I hadn’t seen my cousin in 30 years.

The last time we saw each other we toasted marshmallows on the beach – I was five, brown and bowlegged, and she was 10, fair and willowy.

We didn’t have anything to say to each other then because, five years is a lot when one of you has all her baby teeth and the other one wears braces.

It was fourth of July – I know this only because I remember we had a picture, long lost, where we’re all wearing red, white, and blue.

I held a flag.

I watched her grow older and more beautiful each year through her Bat Mitzvah pictures, and school pictures, and then a senior portrait that her parents sent.

This was before the internet, when the mailman would shlep a sack to our door — birthday cards, Hanukkah, occasionally a letter for no reason other than “hello.”

But our parents were close – they were like brother and sister, even though they were cousins. They shared a house on Fairfield Avenue with a backyard and a plum tree, and a train set in the living room, and a basement where their mothers made plum jam.

But we only met once, that summer 30 years ago.
The first time I heard her voice since I was five was right after they took my mother’s body out of the bedroom on a bright sunny day in January.

I think a lot of people expected a phone call by then – it wasn’t a secret that she was dying. But still, you’re never ready for those words, even if you brace yourself, you still cringe when the phone rings, you still gasp when her daughter says “she’s gone.”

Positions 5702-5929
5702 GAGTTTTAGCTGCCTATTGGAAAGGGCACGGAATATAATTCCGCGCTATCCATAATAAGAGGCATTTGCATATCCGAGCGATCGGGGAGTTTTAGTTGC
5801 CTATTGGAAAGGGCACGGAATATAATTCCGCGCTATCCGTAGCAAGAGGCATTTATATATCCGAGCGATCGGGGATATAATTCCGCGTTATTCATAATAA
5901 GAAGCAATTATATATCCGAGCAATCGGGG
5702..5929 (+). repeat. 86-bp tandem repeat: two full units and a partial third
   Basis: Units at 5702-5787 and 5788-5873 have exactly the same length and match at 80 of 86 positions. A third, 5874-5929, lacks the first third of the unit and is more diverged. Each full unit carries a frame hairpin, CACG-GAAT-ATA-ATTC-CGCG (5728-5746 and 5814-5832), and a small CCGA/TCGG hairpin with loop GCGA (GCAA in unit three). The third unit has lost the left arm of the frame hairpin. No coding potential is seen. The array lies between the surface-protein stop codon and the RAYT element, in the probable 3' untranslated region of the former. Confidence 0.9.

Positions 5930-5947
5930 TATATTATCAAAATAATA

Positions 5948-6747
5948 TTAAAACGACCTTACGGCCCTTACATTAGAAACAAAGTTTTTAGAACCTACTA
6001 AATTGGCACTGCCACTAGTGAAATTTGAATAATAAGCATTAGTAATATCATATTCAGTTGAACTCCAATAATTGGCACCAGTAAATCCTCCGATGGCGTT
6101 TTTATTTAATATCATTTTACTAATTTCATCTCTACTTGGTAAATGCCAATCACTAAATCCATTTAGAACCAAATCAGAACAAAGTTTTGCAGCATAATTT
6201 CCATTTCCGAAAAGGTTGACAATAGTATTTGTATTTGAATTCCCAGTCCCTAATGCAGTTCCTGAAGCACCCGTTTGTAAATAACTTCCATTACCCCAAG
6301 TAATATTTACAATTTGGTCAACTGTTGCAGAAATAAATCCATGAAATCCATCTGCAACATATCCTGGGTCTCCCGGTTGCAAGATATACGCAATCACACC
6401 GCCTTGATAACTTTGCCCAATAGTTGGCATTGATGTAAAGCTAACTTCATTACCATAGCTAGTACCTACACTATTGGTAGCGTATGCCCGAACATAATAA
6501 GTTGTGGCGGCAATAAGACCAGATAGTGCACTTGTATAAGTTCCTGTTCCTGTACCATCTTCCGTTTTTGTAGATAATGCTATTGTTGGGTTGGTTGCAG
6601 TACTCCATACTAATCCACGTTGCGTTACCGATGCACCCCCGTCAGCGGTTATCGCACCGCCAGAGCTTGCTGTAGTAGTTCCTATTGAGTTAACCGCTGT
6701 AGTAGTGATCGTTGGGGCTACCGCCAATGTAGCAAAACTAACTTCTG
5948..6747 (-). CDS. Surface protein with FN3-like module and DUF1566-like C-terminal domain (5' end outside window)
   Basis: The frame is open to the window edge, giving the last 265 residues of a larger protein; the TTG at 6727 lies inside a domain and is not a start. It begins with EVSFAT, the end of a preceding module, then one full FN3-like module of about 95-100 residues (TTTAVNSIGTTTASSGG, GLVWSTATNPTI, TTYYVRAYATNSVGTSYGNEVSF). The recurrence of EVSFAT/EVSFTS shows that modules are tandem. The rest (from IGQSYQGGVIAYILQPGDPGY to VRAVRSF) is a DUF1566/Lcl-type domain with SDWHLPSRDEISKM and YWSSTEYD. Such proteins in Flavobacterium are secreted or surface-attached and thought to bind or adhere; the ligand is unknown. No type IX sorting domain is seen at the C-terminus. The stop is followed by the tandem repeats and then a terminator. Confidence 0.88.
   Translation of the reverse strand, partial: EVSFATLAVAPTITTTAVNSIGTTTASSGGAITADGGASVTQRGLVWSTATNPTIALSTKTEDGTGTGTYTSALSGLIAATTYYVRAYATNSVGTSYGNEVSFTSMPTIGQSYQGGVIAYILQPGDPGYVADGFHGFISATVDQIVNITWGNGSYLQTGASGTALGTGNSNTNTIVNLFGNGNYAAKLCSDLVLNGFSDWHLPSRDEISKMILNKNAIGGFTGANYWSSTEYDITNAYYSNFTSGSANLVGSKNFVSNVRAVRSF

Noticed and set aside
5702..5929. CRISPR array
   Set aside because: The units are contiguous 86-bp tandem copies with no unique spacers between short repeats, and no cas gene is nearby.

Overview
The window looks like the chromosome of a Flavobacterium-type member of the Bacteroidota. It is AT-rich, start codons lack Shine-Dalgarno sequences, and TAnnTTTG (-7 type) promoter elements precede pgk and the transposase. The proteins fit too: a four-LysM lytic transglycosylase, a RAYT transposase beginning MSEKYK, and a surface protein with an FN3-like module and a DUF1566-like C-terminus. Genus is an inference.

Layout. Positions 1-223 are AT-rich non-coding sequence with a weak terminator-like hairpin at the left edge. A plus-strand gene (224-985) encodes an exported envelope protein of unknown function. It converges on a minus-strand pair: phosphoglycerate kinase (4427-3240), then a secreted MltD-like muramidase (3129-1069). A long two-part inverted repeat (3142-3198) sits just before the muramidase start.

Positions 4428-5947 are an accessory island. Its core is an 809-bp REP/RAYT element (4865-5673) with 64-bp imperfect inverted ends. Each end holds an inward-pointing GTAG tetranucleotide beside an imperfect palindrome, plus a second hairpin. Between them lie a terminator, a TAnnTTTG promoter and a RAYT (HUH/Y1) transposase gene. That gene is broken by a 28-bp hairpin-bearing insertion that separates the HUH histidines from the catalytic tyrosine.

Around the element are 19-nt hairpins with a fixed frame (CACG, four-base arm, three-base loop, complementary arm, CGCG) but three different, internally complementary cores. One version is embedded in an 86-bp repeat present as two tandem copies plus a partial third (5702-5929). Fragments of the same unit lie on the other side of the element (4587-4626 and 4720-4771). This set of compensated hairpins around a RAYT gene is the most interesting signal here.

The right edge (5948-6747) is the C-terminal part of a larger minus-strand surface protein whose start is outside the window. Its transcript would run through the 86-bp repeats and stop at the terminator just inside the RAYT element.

So that was the first time we had spoken in 20 years. Her voice was higher than I had imagined – I liked how my name fit in her mouth “Sah-rah” — that East Coast sound, long and ringing, unlike the nasal California patois. “Sah-rah” — a voice that rang of high rises and brownstone, of supper clubs, of patent leather shoes.

We emailed. We spoke. I would work her name into conversations with the rest of the family on the West Coast — a family she hadn’t seen or spoken with since that summer on the beach.

We both love vintage coats. And red lipstick. Although she can pull it off and I can’t.

She’s got humour like a gin martini.

She understands history and its importance.

And my family has shrunk.

My mother is dead. So is one aunt. So are my grandparents. I live on the other side of the world – far away from what’s left of my family — from my dad and his wife, and my Aunt Caren and my Uncle Robert, from my cousins, and from the other side of my family, too — my dad’s people, who are also mine.

But this is it – what’s left of a history, a legacy of poets, pioneers who left Poland on a leaky ship, a life in Chicago where cousins sent food baskets to one another through open windows and a rope, a history over Sabbath dinners, relocation, and loss of communication, this is what’s left – these scraps of life…

So just a few days ago, deep in the heart of New York City. In the middle of Penn Station, loud and clanging, people walking, coats brushing, the brisk air syphoned in through stairwells, and from underground. I tried not to cry while I waited for her:

Our great grandparents came to America through New York.

And now it would be our port, too.

And there in Penn station, we pulled our scraps together — her stories from New Jersey, mine from LA — and we sat there, my cousin and I, over bagels, we shared the stories we had heard.

I had seen pictures of her – yes. But I didn’t realise how much she looks like my mom.
And when she put her hands on the table, I realised that her hands were the same as mine.

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